MNT at the crossroad between MYC and NF-κB pathways
Judit Liaño-Pons and Javier León IBBTEC, University of Cantabria-CSIC, Santander, Spain
The MYC oncogene is deregulated in most tumor types and it has a vital role in the initiation, progression and maintenance of the tumorigenic process. Indeed, 28 % of The Cancer Genome Atlas (TCGA) samples show amplifications in at least one of the three MYC family genes and MYC is overexpressed in about 50% of tumors 1,2. MYC function is regulated at several levels, one of them being the antagonism exerted by the MXD proteins. Our work focuses on an MXD protein, MNT, a MYC modulator and an essential protein for the cell 3. MYC has been considered an ‘undruggable’ therapeutic target for a long time. However, recent studies show that targeting MYC can be a real possibility 4, supporting the necessity of increasing our knowledge about the MYC network.
Depending on the model, MNT works either as a MYC antagonist or a cooperator. MNT is generally a transcriptional repressor and we have shown that it can work independently of its previously thought obligate partner MAX 5. In this work, we describe a MAX-independent interaction of MNT with REL (also called c-REL), the oncogenic member of the NF-κB family. Signaling through NF-κB pathway has a major role in the control of proliferation, differentiation and apoptosis, particularly in lymphoid cells 6. In basal conditions, REL complexes remain inactive in the cytoplasm through the interaction with IκB proteins. When the cell receives an activation signal, IκB proteins are degraded and REL complexes released. REL translocates to the nucleus and activates the transcription of genes involved in apoptosis, inflammation and B- and T-cell development, among others 7.
The key findings of our work published in Oncogenesis 8 are: (1) MNT and REL interact in a complex formed between MNT’s C-terminal domain and REL’s Rel-Inhibitory Domain (RID); (2) MNT knockdown triggers the activation of the NF-κB pathway, the dissociation of REL-IκBa complexes and the translocation of REL into the nucleus; (3) MNT overexpression results in the repression of several NF-κB target genes, including IκBα; (4) MNT-REL complexes bind to IκBα’s first exon; (5) In at least two cell lines tested, MNT is necessary for cell proliferation and this function is dependent on REL; (6)The regulation of the NF-κB pathway by MNT is specific of its interaction with REL, as we did not detect binding to other NF-κB proteins tested nor effects on their cellular location. These results suggest a functional role of MNT-REL complex and thus a connection between both pathways in cell biology.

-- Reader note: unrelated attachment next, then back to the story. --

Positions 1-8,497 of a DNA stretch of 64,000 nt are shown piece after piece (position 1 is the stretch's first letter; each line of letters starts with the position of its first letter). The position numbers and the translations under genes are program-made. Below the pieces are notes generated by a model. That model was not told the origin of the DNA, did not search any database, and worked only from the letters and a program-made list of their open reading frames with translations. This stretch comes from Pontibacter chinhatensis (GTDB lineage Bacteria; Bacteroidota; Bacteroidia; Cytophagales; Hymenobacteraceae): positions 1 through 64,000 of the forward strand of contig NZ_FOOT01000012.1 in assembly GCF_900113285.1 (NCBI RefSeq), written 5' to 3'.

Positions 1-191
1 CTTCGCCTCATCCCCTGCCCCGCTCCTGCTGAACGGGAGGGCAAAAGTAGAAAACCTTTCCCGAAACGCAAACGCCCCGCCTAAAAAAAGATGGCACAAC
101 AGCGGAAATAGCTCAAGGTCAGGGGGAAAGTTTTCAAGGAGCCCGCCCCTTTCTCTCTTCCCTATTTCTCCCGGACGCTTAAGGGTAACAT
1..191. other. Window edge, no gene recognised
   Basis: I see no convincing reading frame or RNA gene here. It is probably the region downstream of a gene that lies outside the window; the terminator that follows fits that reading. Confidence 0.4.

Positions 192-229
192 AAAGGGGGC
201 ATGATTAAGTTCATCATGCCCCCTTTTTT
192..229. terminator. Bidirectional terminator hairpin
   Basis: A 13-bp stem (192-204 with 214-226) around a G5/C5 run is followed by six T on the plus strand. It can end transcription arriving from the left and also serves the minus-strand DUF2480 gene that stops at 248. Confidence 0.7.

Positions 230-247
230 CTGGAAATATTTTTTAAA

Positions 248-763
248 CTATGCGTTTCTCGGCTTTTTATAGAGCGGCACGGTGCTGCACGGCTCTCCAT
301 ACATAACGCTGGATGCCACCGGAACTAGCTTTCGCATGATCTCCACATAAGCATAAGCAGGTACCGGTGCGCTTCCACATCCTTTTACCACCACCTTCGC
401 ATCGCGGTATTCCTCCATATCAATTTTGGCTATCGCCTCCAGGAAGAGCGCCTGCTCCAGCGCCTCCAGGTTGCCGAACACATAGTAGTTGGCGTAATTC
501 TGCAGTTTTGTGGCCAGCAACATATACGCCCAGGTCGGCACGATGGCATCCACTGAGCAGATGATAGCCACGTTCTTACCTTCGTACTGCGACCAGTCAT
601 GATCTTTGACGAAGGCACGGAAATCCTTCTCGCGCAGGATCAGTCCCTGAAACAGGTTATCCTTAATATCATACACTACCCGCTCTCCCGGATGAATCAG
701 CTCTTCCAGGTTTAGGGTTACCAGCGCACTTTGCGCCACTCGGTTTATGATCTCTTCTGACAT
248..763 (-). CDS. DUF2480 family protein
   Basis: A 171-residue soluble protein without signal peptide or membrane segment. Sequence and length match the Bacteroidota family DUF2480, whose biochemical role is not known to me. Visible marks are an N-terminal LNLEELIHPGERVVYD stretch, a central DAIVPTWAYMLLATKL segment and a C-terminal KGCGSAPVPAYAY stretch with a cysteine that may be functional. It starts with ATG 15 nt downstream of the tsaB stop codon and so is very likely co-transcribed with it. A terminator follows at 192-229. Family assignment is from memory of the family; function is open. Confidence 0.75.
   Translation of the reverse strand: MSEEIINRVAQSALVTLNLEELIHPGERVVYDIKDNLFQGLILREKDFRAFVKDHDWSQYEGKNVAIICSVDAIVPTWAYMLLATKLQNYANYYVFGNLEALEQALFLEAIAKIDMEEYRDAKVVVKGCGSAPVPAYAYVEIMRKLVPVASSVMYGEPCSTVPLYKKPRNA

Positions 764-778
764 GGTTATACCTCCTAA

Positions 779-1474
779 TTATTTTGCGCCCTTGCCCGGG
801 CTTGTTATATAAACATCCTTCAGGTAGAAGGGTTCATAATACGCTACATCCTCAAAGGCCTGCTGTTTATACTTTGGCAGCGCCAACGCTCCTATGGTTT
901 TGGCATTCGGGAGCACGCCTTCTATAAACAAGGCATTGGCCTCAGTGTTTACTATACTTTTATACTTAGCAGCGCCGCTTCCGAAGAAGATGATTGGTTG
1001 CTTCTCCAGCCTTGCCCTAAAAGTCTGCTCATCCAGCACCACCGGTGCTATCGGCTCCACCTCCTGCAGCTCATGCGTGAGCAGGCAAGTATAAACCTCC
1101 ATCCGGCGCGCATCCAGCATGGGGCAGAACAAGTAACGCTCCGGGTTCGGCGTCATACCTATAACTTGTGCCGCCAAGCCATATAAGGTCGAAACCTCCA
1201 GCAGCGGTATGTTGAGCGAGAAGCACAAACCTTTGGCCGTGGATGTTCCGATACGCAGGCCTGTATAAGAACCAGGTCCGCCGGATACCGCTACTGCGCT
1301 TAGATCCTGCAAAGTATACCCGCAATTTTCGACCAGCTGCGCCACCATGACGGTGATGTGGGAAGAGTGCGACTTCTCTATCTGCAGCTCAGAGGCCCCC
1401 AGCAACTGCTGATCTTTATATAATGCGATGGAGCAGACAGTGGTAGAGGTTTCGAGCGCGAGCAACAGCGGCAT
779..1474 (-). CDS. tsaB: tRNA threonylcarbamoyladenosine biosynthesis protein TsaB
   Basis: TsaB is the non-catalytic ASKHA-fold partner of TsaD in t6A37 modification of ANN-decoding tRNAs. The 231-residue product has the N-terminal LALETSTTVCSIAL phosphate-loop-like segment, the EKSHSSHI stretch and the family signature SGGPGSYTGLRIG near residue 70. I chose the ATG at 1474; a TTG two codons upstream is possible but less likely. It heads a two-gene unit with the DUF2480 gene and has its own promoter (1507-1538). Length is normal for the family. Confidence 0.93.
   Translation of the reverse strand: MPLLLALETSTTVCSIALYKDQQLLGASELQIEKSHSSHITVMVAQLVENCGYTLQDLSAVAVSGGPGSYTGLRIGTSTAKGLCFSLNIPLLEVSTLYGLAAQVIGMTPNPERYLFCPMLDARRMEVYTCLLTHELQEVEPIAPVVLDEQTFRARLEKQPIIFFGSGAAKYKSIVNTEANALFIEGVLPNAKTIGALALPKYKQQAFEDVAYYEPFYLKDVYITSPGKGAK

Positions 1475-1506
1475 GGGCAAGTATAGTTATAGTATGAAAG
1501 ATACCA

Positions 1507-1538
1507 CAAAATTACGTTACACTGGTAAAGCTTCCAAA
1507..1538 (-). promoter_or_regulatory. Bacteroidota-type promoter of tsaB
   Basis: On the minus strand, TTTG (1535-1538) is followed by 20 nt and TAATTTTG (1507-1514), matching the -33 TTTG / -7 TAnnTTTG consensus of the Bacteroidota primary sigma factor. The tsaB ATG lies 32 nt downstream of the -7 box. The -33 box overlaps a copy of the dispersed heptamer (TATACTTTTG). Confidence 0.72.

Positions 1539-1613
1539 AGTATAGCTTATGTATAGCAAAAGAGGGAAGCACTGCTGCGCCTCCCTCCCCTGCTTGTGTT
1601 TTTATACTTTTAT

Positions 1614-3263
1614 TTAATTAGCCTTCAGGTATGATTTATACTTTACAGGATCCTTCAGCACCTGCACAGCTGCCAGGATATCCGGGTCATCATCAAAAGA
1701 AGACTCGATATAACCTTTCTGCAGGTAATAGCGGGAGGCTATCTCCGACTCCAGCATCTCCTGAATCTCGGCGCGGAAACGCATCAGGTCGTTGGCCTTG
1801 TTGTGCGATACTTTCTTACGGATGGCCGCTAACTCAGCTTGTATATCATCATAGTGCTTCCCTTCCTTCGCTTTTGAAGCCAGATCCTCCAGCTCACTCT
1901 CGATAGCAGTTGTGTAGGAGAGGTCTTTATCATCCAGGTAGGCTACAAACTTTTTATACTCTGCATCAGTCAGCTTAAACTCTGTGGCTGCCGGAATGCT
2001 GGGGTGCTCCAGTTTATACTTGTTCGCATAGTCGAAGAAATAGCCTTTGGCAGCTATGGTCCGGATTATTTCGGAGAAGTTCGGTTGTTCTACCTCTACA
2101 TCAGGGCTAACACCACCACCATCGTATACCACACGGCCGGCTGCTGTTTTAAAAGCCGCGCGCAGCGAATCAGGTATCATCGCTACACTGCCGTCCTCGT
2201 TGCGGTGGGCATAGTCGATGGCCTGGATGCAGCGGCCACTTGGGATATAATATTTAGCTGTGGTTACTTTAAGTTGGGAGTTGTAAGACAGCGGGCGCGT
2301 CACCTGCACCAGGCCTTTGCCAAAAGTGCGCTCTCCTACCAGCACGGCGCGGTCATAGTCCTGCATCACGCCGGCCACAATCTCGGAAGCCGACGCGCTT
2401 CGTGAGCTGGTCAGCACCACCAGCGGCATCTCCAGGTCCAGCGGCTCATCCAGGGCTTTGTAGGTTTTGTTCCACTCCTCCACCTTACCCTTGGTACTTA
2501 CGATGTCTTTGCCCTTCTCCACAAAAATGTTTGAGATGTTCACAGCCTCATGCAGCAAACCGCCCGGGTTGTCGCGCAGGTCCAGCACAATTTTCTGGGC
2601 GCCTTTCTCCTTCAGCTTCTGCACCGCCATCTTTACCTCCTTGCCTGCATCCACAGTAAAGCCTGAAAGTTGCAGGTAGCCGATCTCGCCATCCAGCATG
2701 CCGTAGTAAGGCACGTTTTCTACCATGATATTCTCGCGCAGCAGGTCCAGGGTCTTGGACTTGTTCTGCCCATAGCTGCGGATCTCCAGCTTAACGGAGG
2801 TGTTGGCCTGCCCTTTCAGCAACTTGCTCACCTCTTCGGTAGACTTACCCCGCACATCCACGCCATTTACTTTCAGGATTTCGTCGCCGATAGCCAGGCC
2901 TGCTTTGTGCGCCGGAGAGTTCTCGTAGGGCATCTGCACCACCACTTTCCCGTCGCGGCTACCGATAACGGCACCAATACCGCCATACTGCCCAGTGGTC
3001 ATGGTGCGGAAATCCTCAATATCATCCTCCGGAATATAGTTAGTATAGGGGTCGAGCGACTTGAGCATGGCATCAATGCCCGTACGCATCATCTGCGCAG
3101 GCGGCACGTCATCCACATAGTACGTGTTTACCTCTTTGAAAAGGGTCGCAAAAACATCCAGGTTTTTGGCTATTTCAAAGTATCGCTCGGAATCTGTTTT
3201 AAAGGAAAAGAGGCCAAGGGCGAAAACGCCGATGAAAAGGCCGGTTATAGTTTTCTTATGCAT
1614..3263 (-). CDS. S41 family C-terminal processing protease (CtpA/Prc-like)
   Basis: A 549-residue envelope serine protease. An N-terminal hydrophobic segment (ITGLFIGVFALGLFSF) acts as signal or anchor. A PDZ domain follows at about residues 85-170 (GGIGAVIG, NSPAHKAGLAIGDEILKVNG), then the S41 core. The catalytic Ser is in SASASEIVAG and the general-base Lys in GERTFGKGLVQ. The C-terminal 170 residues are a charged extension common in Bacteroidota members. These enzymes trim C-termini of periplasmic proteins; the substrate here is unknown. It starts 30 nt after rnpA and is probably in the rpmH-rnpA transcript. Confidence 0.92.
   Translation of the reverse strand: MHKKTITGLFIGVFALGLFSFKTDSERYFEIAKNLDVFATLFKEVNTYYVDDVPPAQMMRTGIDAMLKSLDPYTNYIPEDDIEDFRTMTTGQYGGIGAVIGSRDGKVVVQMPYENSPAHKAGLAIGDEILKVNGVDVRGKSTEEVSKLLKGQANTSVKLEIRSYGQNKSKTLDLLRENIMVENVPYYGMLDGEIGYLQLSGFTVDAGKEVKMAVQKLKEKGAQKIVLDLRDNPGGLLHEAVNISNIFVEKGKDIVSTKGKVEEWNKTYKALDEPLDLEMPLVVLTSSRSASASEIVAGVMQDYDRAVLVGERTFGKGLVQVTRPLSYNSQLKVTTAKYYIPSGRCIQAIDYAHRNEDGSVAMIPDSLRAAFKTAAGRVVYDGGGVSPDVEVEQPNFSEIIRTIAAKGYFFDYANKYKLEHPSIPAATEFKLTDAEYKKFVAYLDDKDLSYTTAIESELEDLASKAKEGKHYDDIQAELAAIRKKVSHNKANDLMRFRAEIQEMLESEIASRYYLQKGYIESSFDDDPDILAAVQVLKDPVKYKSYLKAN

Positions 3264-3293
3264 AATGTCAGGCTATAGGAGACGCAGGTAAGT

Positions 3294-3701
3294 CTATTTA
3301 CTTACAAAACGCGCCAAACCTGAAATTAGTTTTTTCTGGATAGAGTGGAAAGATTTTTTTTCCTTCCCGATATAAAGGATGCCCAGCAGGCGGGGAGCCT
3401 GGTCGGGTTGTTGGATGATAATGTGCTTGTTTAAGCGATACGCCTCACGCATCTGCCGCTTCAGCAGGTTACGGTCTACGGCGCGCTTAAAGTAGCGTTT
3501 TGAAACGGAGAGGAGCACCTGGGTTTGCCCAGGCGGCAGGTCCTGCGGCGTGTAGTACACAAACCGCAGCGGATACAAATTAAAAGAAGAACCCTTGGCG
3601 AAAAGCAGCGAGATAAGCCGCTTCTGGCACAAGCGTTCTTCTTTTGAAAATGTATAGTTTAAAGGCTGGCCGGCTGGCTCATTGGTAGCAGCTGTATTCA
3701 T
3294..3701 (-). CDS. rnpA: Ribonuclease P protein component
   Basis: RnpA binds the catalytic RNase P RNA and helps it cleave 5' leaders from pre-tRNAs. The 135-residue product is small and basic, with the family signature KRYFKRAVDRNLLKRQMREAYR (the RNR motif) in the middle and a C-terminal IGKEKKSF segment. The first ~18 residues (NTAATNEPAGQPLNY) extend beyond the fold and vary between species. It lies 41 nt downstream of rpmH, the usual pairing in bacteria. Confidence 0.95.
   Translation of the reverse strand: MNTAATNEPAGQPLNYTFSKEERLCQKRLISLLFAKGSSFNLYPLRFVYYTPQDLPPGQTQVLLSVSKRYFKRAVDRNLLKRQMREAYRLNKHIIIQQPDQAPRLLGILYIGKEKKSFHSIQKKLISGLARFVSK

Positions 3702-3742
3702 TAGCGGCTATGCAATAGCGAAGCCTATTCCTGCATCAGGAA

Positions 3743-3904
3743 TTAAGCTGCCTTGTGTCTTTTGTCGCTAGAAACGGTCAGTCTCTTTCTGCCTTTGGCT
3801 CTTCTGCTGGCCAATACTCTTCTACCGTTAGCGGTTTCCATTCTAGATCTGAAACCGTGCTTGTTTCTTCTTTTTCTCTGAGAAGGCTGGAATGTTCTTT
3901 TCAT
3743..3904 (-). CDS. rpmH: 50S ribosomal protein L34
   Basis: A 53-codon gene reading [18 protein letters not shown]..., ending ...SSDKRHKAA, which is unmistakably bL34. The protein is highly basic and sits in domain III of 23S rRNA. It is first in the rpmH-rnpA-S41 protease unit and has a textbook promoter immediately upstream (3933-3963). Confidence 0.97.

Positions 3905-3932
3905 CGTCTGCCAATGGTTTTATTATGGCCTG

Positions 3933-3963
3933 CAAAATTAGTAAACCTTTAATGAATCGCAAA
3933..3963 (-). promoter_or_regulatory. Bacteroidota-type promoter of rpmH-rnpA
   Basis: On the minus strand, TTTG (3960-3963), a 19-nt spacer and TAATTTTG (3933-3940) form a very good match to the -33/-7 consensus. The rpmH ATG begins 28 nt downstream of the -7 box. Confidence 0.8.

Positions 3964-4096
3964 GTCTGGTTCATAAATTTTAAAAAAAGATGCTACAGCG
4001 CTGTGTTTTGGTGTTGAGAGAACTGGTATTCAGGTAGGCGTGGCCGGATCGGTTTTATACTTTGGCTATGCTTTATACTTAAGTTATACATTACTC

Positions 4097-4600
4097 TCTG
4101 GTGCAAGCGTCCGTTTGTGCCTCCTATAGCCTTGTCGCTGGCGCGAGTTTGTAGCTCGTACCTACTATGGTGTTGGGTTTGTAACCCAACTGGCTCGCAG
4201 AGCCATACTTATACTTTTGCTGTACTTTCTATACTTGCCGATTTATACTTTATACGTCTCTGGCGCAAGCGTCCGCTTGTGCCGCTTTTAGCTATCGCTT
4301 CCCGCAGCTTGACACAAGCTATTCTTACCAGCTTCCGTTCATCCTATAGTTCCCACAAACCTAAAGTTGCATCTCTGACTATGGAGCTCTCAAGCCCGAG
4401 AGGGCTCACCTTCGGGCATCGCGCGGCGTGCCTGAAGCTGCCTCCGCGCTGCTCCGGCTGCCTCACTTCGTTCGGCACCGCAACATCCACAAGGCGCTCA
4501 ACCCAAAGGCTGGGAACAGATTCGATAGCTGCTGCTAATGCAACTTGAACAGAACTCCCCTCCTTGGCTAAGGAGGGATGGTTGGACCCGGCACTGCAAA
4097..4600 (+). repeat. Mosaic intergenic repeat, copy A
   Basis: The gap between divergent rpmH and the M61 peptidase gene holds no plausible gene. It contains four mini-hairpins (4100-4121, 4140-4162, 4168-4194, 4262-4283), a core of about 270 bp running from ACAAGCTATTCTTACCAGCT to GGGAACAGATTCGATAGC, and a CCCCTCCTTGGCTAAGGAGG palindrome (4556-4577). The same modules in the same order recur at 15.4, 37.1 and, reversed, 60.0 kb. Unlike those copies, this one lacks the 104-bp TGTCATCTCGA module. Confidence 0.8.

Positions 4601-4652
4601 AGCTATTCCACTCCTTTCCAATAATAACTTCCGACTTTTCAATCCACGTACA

Altogether, we propose that MNT acts as a repressor of the NF-κB pathway by two mechanisms: (1) retention of REL in the cytoplasm by MNT interaction, and (2) MNT-driven repression of REL-target genes through an MNT-REL complex. This role of MNT as a regulator of NF-κB reveals a novel connection between the MYC/MXD and NF-κB pathways, two of the most prominent pathways in cancer.
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- Liaño-Pons, J. et al. A novel role of MNT as a negative regulator of REL and the NF-κB pathway. Oncogenesis 10, 5 (2021).